China’s consumer prices are unlikely to rise sharply and rising prices will then see a decline for the rest of this year, the country’s top economic regulator said on Tuesday.
“The Chinese economy is resilient with full vitality, plenty of industrial and agricultural products and a rapidly growing service industry, providing a firm basis for overall prices remaining stable,” Peng Shaozong, deputy director of the Department of Price at the National Development and Reform Commission, said.
“As the coronavirus epidemic prevention and control situation is getting better, China is ramping up efforts to restore order in production and life and the production capacity will be further expanded. And the rise in prices is expected to slow down,” Peng told a news conference.
China’s consumer price index, a main gauge of inflation rose 5.2 percent year-on-year in February, edging down from 5.4 percent in the previous month, National Bureau of Statistics data showed.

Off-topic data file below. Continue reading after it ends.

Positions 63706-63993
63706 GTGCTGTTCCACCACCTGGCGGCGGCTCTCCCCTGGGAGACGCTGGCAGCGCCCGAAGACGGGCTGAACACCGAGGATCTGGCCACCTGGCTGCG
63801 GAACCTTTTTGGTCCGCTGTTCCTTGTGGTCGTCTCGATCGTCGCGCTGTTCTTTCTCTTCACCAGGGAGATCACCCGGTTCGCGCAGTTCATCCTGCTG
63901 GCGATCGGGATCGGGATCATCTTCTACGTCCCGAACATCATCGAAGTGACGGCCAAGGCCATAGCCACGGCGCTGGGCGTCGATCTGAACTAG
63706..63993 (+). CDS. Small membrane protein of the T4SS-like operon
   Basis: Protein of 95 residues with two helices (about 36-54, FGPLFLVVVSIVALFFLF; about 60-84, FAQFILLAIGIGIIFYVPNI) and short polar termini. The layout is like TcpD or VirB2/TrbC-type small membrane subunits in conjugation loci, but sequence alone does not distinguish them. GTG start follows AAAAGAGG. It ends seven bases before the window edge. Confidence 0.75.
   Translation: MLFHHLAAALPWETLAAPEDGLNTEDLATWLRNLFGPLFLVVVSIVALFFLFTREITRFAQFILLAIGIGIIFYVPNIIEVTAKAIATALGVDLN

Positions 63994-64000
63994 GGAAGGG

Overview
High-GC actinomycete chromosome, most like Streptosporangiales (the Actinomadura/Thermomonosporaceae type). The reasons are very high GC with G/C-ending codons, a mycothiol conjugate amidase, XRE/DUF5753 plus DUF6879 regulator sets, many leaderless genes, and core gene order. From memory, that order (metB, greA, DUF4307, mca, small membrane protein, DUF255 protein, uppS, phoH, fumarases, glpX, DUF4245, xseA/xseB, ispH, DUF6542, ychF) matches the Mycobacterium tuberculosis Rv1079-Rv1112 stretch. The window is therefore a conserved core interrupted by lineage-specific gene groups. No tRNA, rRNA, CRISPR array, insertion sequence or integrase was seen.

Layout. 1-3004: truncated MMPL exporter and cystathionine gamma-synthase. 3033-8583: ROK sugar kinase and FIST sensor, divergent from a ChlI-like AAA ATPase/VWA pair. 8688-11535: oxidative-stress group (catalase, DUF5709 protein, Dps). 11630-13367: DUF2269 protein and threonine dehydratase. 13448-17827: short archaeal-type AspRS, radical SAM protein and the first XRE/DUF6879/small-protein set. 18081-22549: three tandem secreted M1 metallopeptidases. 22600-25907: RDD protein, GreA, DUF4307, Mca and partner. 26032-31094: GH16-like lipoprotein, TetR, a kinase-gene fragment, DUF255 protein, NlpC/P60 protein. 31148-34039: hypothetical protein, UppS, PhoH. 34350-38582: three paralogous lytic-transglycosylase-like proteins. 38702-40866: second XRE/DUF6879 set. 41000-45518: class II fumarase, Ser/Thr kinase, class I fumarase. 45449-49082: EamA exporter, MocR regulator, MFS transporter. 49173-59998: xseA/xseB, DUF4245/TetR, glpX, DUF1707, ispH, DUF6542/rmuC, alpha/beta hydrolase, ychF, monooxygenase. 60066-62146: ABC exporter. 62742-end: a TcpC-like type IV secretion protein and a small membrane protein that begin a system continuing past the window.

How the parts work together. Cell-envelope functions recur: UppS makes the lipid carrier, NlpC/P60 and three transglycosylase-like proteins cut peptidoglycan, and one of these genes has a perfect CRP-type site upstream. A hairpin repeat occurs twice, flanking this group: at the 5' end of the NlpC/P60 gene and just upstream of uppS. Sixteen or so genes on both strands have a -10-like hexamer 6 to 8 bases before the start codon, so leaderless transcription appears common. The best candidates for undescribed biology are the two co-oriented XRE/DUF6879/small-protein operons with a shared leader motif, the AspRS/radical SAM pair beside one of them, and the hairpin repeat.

According to Peng, the rising CPI is mainly driven by pork and vegetable price rises. And the surge in those food prices was mainly due to the epidemic’s impact and supply disruption.
What is often called the core CPI, which strips away the effects of volatile food and energy costs, rose 1 percent year-on-year, maintaining relative stability. Generally, China has an ample supply of commodities and the overall price levels remained stable, Peng added.
According to the NDRC data, retail prices of lean pork in 36 large and medium-sized cities dropped day by day for almost a month.